The Texas Department of Transportation (TxDOT) El Paso District
Commuters and travelers in El Paso, Texas, have seen traffic volume and congestion increase substantially along the I-10 corridor. Recent population growth and economic development have necessitated highway improvements for I-10, and future growth trends suggest these improvements will need to accommodate a significant increase in demand.
The Texas Department of Transportation (TxDOT) El Paso District selected Halff Associates, Inc. (Halff) for a 2017 Survey On-Call work authorization. One project in the work authorization, the I-10 Bridge Modeling and Construction Verification project, was a multi-phase roadway transportation project that would help address challenges for the densely populated and growing urban environment in El Paso.
TxDOT recognized constructing an interchange in one of the corridor’s busiest areas would address the lack of direct connectivity from I-10 to the adjacent community development. Operational improvements to the I-10 facility and its surrounding streets were also included as part of the larger bridge modeling and construction project. In addition to the normal logistical issues encountered in a large-scale project, addressing these project components in a busy corridor presented TxDOT and Halff with unique challenges.
Halff collected data across three roadway sections, as well as at an interchange, to verify that its bridge columns were placed properly. Because these bridge columns had been placed several months before the road’s construction, TxDOT needed to verify these columns had not shifted after the concrete set. TxDOT would use Halff’s data to look for any abnormalities by checking the new data against data collected six months ago.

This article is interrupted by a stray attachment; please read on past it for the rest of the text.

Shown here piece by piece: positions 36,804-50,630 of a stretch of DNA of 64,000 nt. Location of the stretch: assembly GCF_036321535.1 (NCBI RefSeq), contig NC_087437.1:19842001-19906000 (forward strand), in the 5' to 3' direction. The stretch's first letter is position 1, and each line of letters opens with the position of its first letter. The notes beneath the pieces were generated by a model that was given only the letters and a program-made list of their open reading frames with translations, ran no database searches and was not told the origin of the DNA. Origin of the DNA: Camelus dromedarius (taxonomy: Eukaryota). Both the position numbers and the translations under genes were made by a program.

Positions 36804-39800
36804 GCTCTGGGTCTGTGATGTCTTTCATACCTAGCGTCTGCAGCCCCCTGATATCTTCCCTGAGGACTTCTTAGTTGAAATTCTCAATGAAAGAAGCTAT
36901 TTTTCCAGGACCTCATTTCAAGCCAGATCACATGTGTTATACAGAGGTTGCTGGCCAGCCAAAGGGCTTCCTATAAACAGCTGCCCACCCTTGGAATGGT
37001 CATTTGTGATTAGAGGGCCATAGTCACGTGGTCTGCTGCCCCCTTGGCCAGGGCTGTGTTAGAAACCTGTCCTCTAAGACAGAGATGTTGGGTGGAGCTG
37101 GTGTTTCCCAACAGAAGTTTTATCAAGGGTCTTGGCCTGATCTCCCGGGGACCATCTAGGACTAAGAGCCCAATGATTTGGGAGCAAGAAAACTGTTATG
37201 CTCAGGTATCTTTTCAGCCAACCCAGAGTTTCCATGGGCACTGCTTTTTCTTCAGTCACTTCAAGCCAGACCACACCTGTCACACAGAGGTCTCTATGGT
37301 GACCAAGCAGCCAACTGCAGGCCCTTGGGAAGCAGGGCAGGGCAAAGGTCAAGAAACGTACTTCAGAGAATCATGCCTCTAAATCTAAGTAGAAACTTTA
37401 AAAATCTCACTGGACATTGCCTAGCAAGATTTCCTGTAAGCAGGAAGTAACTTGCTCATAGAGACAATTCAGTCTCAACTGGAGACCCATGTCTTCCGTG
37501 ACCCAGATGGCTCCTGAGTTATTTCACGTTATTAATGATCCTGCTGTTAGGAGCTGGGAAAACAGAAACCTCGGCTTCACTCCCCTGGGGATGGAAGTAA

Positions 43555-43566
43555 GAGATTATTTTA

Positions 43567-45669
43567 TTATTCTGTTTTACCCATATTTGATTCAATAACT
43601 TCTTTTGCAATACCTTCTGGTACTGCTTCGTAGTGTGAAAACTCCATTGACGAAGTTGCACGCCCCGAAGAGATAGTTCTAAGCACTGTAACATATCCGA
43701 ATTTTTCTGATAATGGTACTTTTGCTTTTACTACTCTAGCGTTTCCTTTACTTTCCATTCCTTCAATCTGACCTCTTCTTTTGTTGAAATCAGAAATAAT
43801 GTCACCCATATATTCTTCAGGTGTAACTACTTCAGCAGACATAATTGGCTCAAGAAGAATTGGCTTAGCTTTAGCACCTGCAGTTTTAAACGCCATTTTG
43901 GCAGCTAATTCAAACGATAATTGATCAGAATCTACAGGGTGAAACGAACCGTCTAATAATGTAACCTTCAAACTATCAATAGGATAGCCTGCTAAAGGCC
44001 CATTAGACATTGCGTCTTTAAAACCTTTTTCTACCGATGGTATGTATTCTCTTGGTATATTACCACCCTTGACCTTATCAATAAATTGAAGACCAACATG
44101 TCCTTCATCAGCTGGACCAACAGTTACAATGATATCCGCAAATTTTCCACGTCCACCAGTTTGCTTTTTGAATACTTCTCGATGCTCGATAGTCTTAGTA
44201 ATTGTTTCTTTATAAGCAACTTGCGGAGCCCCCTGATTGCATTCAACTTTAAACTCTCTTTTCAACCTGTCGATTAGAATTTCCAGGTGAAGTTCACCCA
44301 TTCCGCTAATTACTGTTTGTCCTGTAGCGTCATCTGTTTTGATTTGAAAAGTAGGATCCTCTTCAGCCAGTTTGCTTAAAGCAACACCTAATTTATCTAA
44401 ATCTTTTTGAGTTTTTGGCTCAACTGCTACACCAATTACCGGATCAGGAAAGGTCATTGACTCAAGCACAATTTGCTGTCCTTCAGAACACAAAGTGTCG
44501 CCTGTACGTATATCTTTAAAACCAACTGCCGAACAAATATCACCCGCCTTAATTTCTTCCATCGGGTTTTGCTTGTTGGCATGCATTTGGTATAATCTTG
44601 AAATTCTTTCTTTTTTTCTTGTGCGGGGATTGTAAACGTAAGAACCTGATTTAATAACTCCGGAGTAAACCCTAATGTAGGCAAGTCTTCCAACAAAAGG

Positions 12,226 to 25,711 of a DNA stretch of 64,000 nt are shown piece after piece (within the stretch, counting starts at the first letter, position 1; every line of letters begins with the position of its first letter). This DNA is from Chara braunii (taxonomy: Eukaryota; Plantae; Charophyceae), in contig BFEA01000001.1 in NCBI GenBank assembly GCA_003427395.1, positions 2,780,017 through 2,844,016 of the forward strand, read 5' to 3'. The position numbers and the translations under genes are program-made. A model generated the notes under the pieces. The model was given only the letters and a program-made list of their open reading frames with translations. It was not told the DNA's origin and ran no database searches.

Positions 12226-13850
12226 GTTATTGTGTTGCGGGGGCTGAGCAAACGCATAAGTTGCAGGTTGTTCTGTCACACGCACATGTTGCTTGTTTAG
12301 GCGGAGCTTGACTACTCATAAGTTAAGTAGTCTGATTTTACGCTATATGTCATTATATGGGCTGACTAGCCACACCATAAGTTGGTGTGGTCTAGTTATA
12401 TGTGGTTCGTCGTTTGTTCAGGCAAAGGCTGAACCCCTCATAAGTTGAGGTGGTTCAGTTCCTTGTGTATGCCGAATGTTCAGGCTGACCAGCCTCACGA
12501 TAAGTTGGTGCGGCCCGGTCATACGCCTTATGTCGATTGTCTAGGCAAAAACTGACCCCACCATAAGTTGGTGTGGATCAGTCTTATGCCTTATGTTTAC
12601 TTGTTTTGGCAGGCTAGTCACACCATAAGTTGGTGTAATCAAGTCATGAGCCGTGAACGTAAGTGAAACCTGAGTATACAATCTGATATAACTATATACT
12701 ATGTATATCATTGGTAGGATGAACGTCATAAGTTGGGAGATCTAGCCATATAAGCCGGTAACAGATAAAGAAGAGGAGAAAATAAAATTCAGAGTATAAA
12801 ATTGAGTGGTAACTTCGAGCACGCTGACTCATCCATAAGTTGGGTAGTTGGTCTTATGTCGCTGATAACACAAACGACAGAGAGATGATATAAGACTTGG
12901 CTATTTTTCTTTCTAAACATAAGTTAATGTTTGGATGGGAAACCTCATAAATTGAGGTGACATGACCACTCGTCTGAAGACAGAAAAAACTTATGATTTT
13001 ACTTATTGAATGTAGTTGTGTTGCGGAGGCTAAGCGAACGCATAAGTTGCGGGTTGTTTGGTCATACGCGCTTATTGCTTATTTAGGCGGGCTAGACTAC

While traditional land surveying work on roadway and transportation projects have been central to Halff’s Surveying practice for more than 60 years, the firm has invested heavily in geospatial technologies over the past five years. These technologies have included: manned and unmanned aerial photogrammetry, light detection and ranging (Lidar), mobile Lidar systems, and terrestrial-based Lidar services. TxDOT wanted to use geospatial services for this project because these data collection methods are perfectly suited for highly detailed and complex projects. Geospatial technology allows surveyors to collect complete datasets using data fusion processes, and hybrid mapping processes enable more accurate, thorough and efficient data collection processes that save time and money.
Halff’s Surveying and Geospatial team collected data throughout 16 bents and 65 columns for eastbound traffic, and another 16 bents and 66 columns for westbound traffic. The control was leveled to eliminate as many errors as possible, to meet uniquely stringent accuracy requirements. The team used two terrestrial scanners to capture as many visible structural elements from the ground as possible. The caps of the bents were not visible from the ground position, so this data was collected with Lidar and structure-from-motion techniques using Halff’s small unmanned aircraft system (sUAS) fleet. The tremendous amount of overlapping data created a complete and comprehensive point cloud dataset of the structures. This data was registered and calibrated to the leveled control.
Halff’s Geospatial technicians then modeled these structures in high-definition 3D, working closely with TxDOT’s survey and design teams and other consulting engineers to analyze the structures. Several data elements, such as the degree of the lean, the twists at the bottoms and tops of columns, and parallel and perpendicular linear measurements, were recorded in spreadsheets using the 3D models. Some of the bents already had beams on them, and Halff collected data about profiles along beams, abutments that already contained beams and stand-alone abutments.
The Lidar data Halff collected was vectorized, delivering one-foot contours, full planimetric detail and orthophotography with a quarter-inch pixel resolution. All the datasets from the aerial mapping, mobile and terrestrial LiDAR, and conventional surveying collections were merged using data fusion processes, creating a complete mapping solution that showed a comprehensive view of the bridge structures.
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